Many of the people running for president are also newly published authors. Other candidates are dusting off old books. Democrat Hillary Clinton's It Takes a Village has been released in a 10th anniversary edition. Republican Mitt Romney has written Turnaround, an account of his time running the 2002 Winter Olympics.
The phenomenon of candidate books dates back to John Kennedy's Profiles in Courage. Kennedy won the Pulitzer Prize for the 1956 book.
Jon Meacham, the managing editor of Newsweek and author of two historical books, says the current wave in candidate books started in 1976, when a then relatively unknown Gov. Jimmy Carter wrote Why Not the Best?
"It was a way of getting his vision of the country out," Meacham tells John Ydstie. "And since then, it's become a kind of course requirement for a presidential candidate to publish something. How many people read them I think is a very open question."
"One of the most ancient devices in presidential politics is to sell one's life journey as the qualification for high office, whether it's Lincoln in the log cabin or Andrew Jackson standing up as a 14-year-old to the British and having the British officer hit him in the head with a sword," Meacham says. "And it was, I think, very astute of Obama to use his own life in that way."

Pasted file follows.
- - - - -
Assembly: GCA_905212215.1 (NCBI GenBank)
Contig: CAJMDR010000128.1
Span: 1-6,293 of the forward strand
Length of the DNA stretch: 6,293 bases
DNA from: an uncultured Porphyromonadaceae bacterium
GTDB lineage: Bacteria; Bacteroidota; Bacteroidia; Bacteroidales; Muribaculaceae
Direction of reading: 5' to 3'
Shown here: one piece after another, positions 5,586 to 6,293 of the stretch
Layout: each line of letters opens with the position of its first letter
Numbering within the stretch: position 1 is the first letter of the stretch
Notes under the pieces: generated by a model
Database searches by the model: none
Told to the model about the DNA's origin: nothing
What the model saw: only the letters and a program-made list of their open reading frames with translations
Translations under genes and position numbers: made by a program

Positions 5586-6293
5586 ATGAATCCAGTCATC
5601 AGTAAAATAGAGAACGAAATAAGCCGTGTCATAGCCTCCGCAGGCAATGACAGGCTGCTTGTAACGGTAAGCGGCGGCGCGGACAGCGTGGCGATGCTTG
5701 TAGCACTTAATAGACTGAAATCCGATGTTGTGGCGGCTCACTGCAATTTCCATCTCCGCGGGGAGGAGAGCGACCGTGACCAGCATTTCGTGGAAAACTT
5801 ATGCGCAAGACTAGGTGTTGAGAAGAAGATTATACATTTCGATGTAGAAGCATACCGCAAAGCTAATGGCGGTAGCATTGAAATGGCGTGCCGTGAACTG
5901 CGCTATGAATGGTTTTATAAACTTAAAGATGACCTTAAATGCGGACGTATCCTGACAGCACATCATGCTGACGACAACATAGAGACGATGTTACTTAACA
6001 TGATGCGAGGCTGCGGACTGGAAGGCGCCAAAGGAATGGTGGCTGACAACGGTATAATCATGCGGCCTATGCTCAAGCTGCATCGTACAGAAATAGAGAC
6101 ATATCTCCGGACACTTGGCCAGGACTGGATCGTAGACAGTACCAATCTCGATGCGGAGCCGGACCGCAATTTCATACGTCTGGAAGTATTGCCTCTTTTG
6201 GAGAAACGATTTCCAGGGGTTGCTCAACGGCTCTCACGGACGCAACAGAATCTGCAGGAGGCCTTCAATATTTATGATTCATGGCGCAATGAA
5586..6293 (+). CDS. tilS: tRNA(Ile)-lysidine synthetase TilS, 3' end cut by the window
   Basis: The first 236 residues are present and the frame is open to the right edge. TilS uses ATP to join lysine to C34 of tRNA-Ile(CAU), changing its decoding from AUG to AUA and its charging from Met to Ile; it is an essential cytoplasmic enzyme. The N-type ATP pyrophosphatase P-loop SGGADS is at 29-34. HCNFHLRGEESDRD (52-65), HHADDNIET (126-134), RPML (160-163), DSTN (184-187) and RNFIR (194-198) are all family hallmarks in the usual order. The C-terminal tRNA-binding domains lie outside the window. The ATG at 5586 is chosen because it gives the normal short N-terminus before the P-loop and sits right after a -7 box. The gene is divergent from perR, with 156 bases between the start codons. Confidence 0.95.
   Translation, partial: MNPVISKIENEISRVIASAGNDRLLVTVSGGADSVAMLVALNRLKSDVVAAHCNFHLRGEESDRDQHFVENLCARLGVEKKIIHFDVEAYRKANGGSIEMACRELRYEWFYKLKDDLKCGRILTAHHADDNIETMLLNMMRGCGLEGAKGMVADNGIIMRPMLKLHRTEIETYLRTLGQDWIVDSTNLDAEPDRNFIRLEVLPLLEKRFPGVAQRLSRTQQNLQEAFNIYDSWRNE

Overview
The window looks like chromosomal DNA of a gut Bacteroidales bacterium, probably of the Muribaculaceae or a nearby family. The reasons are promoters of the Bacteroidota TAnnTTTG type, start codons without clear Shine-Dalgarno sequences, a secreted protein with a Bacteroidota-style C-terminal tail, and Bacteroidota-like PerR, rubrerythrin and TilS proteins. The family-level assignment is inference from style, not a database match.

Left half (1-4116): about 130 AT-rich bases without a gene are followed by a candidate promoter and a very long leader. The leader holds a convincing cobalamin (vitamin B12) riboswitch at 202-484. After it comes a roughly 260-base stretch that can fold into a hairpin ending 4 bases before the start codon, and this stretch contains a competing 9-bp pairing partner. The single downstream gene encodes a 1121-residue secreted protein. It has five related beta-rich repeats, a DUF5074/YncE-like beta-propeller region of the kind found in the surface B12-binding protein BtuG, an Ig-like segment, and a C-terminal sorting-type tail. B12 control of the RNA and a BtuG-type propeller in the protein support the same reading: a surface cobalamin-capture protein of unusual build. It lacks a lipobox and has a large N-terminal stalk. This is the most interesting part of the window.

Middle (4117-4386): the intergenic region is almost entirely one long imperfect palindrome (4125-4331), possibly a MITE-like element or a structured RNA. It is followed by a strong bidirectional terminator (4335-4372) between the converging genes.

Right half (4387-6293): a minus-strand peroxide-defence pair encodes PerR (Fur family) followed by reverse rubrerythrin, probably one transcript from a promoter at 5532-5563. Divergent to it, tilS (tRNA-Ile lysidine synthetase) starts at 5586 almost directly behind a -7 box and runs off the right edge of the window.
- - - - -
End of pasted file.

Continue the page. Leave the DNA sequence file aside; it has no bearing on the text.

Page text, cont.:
Meacham says Republican Sen. John McCain's book Hard Call, about moments when leaders had to make difficult decisions, is perhaps the most useful in helping judge a GOP candidate.
"If history has taught us anything, it's that ultimately it's the character and the personality of the man or the woman in a moment of crisis that shapes the destinies and lives of the rest of us," Meacham says. "Any tool we can put our hands on to try to figure it out is useful, and I think these books are part of that tool set."